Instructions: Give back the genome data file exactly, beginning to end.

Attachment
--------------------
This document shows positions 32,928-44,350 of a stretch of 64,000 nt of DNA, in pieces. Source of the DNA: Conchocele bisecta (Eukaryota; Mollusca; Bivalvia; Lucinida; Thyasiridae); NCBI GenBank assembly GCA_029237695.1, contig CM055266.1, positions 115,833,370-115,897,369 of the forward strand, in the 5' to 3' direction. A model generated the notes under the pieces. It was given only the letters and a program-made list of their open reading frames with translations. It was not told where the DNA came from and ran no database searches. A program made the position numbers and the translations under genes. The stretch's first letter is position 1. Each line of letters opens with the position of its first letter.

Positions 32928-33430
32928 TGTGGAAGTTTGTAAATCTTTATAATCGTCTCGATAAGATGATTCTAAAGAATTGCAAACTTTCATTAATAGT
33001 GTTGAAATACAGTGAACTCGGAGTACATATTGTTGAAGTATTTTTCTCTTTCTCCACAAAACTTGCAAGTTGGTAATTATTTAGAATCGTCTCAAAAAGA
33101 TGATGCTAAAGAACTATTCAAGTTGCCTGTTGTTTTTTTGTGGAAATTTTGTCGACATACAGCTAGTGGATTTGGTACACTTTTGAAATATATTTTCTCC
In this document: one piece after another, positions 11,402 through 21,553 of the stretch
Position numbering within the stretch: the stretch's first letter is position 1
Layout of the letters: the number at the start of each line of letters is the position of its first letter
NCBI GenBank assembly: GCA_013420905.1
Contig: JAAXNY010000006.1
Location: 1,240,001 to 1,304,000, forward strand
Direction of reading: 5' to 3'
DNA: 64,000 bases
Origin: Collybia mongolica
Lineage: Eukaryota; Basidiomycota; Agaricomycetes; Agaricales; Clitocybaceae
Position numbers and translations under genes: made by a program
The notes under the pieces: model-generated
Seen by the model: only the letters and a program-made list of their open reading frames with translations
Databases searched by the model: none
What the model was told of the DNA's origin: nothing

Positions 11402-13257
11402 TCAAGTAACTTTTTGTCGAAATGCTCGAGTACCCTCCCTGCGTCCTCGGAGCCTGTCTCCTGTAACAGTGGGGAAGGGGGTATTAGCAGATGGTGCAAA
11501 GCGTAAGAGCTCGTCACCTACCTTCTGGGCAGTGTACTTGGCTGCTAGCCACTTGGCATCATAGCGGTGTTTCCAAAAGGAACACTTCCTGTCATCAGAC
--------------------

This document shows positions 32,928-44,350 of a stretch of 64,000 nt of DNA, in pieces. Source of the DNA: Conchocele bisecta (Eukaryota; Mollusca; Bivalvia; Lucinida; Thyasiridae); NCBI GenBank assembly GCA_029237695.1, contig CM055266.1, positions 115,833,370-115,897,369 of the forward strand, in the 5' to 3' direction. A model generated the notes under the pieces. It was given only the letters and a program-made list of their open reading frames with translations. It was not told where the DNA came from and ran no database searches. A program made the position numbers and the translations under genes. The stretch's first letter is position 1. Each line of letters opens with the position of its first letter.

Positions 32928-33430
32928 TGTGGAAGTTTGTAAATCTTTATAATCGTCTCGATAAGATGATTCTAAAGAATTGCAAACTTTCATTAATAGT
33001 GTTGAAATACAGTGAACTCGGAGTACATATTGTTGAAGTATTTTTCTCTTTCTCCACAAAACTTGCAAGTTGGTAATTATTTAGAATCGTCTCAAAAAGA
33101 TGATGCTAAAGAACTATTCAAGTTGCCTGTTGTTTTTTTGTGGAAATTTTGTCGACATACAGCTAGTGGATTTGGTACACTTTTGAAATATATTTTCTCC
In this document: one piece after another, positions 11,402 through 21,553 of the stretch
Position numbering within the stretch: the stretch's first letter is position 1
Layout of the letters: the number at the start of each line of letters is the position of its first letter
NCBI GenBank assembly: GCA_013420905.1
Contig: JAAXNY010000006.1
Location: 1,240,001 to 1,304,000, forward strand
Direction of reading: 5' to 3'
DNA: 64,000 bases
Origin: Collybia mongolica
Lineage: Eukaryota; Basidiomycota; Agaricomycetes; Agaricales; Clitocybaceae
Position numbers and translations under genes: made by a program
The notes under the pieces: model-generated
Seen by the model: only the letters and a program-made list of their open reading frames with translations
Databases searched by the model: none
What the model was told of the DNA's origin: nothing

Positions 11402-13257
11402 TCAAGTAACTTTTTGTCGAAATGCTCGAGTACCCTCCCTGCGTCCTCGGAGCCTGTCTCCTGTAACAGTGGGGAAGGGGGTATTAGCAGATGGTGCAAA
11501 GCGTAAGAGCTCGTCACCTACCTTCTGGGCAGTGTACTTGGCTGCTAGCCACTTGGCATCATAGCGGTGTTTCCAAAAGGAACACTTCCTGTCATCAGAC